Thanks for the response.Have been leaning towards getting an "older" tractor and was leaning mostly toward diesel due to the "unleaded issue"...
I beleive that the classics have style,and I want to admire it when I'm not using it......
 
   #8  

Youare

Platinum Member
Joined
Aug 9, 2001
Messages
990
Location
Winchester, New Hampshire
Tractor
Kubota L3000
I have an 8N that has been around the place for better than 20 years. Leaded fuel has not been sold here for many years and I worried about the damage I assumed would happen with unleaded fuel.

For a while I added the lead substitute, but some times I ran out for a while. Then it seemed a better solution was to add a little marvel mystry oil to each tank or gas, ran out of this often too.

Well, every 20 gallons of gas or so gets a dose of marvel oil and I don't see any side effects with stuck valves yet.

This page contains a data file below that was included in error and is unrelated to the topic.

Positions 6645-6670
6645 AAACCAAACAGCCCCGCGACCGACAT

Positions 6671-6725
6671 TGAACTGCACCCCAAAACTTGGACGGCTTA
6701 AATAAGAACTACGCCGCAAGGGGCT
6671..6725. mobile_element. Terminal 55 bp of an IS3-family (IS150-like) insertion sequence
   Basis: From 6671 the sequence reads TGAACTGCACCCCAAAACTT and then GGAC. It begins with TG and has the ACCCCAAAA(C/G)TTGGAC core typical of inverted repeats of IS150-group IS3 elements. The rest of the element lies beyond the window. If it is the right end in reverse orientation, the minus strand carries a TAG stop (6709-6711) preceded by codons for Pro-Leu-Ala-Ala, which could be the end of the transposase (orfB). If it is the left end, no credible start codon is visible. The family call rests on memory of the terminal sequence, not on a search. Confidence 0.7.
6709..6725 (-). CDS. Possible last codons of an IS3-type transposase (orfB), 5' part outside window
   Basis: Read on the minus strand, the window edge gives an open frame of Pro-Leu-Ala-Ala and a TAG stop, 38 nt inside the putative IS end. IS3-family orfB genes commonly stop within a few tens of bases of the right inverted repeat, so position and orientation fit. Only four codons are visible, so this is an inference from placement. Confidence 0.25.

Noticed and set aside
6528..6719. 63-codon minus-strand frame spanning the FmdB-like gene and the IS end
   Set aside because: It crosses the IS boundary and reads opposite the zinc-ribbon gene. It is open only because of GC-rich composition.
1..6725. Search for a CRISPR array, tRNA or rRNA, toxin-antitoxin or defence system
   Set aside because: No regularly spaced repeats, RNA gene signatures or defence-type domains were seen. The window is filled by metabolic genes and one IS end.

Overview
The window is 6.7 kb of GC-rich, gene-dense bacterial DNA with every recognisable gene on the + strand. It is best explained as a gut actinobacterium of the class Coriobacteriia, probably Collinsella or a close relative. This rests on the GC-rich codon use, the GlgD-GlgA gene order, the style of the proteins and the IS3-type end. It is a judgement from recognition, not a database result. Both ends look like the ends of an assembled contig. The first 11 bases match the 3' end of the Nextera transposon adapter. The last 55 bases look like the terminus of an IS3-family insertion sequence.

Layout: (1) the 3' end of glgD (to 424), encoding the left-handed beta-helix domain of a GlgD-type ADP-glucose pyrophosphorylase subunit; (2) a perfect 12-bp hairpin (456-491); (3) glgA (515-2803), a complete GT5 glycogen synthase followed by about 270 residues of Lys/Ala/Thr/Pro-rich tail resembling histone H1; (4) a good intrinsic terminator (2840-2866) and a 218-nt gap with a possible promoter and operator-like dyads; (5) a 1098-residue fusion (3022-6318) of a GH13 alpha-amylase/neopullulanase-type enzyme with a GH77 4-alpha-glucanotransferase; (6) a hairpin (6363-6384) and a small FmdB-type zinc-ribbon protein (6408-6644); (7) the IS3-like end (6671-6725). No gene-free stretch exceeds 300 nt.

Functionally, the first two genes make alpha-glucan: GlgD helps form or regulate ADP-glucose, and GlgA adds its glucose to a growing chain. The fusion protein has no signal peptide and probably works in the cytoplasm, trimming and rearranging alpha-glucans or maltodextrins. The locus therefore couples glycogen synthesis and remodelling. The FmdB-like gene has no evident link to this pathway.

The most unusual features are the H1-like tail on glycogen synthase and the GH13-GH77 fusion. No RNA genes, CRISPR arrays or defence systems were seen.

Randy
 
   #9  

RobertN

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Apr 6, 2000
Messages
8,532
Location
Shingle Springs California
Tractor
New Holland TC40D
A point to ponder/w3tcompact/icons/grin.gif Most older gas engines in tractors operate at lower rpm's than cars do. Most also have lower compression.

My 41 Farmall A revs out at about 1500 rpm. Look at how high car engines rev compared to that. Heck, on a lot of engines, that's near the fast idle rpm.

I imagine the lack of lead does not help the older engines. But, I do not believe it is nearly as critical as in a higher revving, higher compression engine.